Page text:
With This Key Shakespeare Unlocked His Heart


“Scorn Not the Sonnet; Critic, You Have Frowned” by William Wordsworth

Scorn not the Sonnet; Critic, you have frowned,
Mindless of its just honours; with this key
Shakespeare unlocked his heart; the melody
Of this small lute gave ease to Petrarch’s wound;
A thousand times this pipe did Tasso sound;
With it Camöens soothed an exile’s grief;
The Sonnet glittered a gay myrtle leaf
Amid the cypress with which Dante crowned
His visionary brow: a glow-worm lamp,
It cheered mild Spenser, called from Faery-land
To struggle through dark ways; and, when a damp
Fell round the path of Milton, in his hand
The Thing became a trumpet; whence he blew
Soul-animating strains—alas, too few!

Today is the 400th anniversary of William Shakespeare’s death, so I wanted to post something in honor of the writer who has inspired so many throughout the years. Rather than post my thoughts on one of Shakespeare’s works, I decided to share this sonnet by Wordsworth.

In this sonnet, Wordsworth defends the poetic form of the sonnet against attacks from critics. It seems that even back then, artists hated critics. Anyway, Wordsworth provides examples of poets who used the sonnet as a vehicle to express themselves, and as such it is not surprising that Shakespeare is first among those mentioned.

Shakespeare wrote a total of 154 sonnets, and they express emotion in such a way that 400 years after his death, we still connect with his words. The cadence and rhythm resonate with our deeper selves, and each sonnet is nothing short of a perfect fourteen-line view into the heart of Shakespeare.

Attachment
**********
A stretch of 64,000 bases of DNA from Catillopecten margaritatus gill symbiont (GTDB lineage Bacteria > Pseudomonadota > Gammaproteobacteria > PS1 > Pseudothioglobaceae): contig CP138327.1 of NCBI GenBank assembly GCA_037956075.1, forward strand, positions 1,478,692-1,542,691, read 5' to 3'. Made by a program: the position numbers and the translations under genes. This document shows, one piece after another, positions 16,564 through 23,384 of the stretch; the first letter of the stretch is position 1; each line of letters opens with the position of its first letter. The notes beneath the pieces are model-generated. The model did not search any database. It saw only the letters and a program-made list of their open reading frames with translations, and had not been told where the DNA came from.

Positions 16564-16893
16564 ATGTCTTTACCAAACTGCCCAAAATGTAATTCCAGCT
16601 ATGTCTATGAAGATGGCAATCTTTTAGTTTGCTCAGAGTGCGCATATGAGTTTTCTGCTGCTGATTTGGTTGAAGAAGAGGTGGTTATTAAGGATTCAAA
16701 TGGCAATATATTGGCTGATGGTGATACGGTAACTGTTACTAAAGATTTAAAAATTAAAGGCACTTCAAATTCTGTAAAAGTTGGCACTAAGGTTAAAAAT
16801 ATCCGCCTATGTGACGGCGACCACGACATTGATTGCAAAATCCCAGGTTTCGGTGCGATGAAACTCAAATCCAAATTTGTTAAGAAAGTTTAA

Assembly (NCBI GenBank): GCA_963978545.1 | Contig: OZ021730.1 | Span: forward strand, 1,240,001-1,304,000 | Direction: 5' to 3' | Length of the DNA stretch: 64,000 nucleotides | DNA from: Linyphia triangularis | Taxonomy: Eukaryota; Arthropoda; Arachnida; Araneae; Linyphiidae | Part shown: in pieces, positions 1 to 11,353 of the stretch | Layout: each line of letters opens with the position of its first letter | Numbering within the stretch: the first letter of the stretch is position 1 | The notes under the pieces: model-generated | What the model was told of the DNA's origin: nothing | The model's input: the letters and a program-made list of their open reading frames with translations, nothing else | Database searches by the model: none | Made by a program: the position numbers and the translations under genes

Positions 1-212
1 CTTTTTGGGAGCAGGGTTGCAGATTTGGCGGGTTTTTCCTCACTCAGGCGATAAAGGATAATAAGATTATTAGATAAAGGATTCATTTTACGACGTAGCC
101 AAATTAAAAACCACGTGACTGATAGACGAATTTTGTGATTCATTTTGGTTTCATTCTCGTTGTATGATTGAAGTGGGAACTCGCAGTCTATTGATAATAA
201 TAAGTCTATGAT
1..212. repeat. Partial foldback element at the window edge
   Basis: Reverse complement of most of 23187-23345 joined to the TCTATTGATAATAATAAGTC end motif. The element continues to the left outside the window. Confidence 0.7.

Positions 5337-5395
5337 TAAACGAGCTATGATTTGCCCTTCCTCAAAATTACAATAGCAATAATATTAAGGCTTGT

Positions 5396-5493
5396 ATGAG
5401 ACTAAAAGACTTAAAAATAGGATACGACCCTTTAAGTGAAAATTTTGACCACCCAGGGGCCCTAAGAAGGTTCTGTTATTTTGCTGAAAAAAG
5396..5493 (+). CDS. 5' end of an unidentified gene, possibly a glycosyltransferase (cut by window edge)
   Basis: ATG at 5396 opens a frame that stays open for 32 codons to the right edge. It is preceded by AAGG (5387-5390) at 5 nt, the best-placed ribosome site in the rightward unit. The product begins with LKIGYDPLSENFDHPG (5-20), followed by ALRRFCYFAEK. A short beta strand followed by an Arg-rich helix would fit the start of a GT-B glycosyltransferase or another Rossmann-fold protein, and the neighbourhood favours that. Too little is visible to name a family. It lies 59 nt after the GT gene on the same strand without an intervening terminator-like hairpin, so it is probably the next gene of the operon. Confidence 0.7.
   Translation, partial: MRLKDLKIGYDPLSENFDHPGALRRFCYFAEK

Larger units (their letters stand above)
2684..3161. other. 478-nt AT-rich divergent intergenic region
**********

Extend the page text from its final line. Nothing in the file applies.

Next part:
Filed under Literature

6 responses to “With This Key Shakespeare Unlocked His Heart

  1. To me, the greatest genius that has ever lived. I did not know that poem – it really praises the Swan adequately.

  2. I’m not really a literary person so am going a bit out on a limb here, but I see the difference between Wordsworth and Shakespeare as one of “very good educated lad” to “untutored genius.” Wordsworth had money and went to Cambridge, I believe. Shakespeare came from more humble roots. While Shakespeare did make it, big time, in his day, I don’t think he ever lost whatever it is that separates him from, imo, all the others.

    Same kind of dynamic can be found say, with the Beatles. “Common” lads loaded with whatever it is that makes art not just extremely good, but exceptional.

    • Yeah, they may have come from different backgrounds, but I think artistic expression does not adhere to those distinctions. Who’s to say where creativity comes from. The muse speaks to you or she doesn’t. Anyway, thanks as always for the thoughtful comment. It’s always good to hear your thoughts. Cheers!

      • Yeah, you’ve got a good point. I’m sure there are many well-heeled geniuses as well. I suppose I like the traditional “rags to riches” story. Often overlooked, however, is the “noble gentleman” or “lady” story. Not all of the privileged become famous. The ones who do have something special, I guess.